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A Look Back at Beth Pearson's Best This Is Us Moments
For six seasons, we've seen Susan Kelechi Watson's character bring wit, humor, and calm to the Pearson family.
Randall Pearson (Sterling K. Brown) has been through his fair share of angst and heartache on This Is Us. He's lost family members, adopted a child, gotten into politics—all the while grappling with his own adoption into a white family. But through it all, Randall has remained resilient, and he has his wife, the powerful Beth Pearson (Susan Kelechi Watson), to thank for that.
For six years, we've seen Beth bring her wit, humor, and calming presence to the Pearson family. In honor of the fan favorite character, NBC Insider has taken a look back at her best moments from the series. Read on.
Season 1: Beth sticks by Randall's side when his biological father William comes into his life.
When we first were introduced to Randall, he'd just found his biological father, William (Ron Cephas Jones). Things got even more complicated when he found out William was dying of cancer. Beth was Randall's true ride or die in this scenario, supporting her husband through his tears, breakdowns, and even when he quit his job. Beth also stood up to Randall's mother, Rebecca (Mandy Moore), after it was revealed Rebecca had secretly known William's identity for years. "I don’t know how things work in your marriage," Beth said to Rebecca. "But in mine, we don't keep secrets."
Season 2: Beth decides she's ready to adopt a child.
When faced with Randall's desire to adopt a child, an initially-hesitant Beth agrees it's the right choice for their family—one one condition. She wants the couple to take in an older kid, since they typically have a more difficult time finding a forever home. And when Randall nearly succumbs to the pressures that come with adoption, Beth is right there to remind him that together, they can get through anything.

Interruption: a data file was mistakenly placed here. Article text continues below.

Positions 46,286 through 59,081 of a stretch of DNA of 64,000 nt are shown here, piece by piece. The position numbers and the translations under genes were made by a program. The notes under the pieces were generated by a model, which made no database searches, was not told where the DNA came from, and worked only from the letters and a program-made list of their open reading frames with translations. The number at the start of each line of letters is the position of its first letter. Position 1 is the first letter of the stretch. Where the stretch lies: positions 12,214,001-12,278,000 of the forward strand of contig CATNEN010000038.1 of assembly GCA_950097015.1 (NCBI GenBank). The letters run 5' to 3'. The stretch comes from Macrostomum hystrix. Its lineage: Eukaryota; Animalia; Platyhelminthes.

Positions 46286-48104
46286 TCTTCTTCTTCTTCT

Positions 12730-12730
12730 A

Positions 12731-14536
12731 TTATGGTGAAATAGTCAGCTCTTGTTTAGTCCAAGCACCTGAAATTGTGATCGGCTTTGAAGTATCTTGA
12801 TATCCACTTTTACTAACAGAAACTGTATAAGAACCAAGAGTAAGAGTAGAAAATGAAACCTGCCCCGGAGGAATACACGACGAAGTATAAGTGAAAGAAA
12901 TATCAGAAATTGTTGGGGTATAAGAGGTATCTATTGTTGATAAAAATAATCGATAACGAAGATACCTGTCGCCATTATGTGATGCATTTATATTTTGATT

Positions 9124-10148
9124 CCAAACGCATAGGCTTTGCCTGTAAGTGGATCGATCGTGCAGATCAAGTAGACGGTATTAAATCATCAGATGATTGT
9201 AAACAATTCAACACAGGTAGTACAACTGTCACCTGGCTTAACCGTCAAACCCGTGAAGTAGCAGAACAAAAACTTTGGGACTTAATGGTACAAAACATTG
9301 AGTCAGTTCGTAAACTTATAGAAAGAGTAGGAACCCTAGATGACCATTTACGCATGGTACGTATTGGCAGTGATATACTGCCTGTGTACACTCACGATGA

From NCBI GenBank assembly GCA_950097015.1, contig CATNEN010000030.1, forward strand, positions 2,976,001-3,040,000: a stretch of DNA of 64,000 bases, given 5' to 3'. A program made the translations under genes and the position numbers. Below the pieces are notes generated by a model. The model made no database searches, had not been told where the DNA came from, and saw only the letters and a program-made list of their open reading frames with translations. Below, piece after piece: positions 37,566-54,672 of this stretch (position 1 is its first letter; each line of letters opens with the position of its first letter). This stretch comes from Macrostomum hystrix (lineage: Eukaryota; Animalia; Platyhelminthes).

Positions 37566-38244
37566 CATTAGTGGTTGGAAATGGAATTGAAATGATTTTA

As we all know, the couple fosters a then-12-year-old Deja (Lyric Ross), eventually making her an official member of their family.
Season 3: Beth takes a stand in her marriage, and her origin story is revealed.
Season 3 was a big one for Beth, as she struggled with unemployment, dealt with the reality of her not-so perfect relationship with Randall, and reacted to her daughter, Tess (Eris Baker), coming out as queer. With so much going on, it was only natural that we finally got a look at her origin story with the Beth-focused episode, "Our Little Island Girl."
As she confronted her mother, Carol (played by Phylicia Rashad), over their strained relationship, the episode took us back in time when Beth was a young, aspiring dancer. We meet her father—who died of lung cancer when she was a teen—and learn of his faith in her talent. "Our little island girl who danced before she walked," he would say. We soon learn that Carol stopped paying for Beth's dancing lessons, encouraging her to go to college instead. But, ironically, that slight was the beginning of Beth and Randall's love story: It led to her first chance encounter with Randall at a Carnegie Mellon freshmen mixer.
Later on in the season, tensions come to a head between the couple in the episode titled "R&B." The source of their problems center around Randall's bid for city councilman. He promised Beth early on that if she asked him to drop out of the race, he would. But, of course, when that time comes, Randall doesn't follow through and continues on in the campaign. This results in a mid-season finale in which Beth sentences her husband to sleeping on the couch.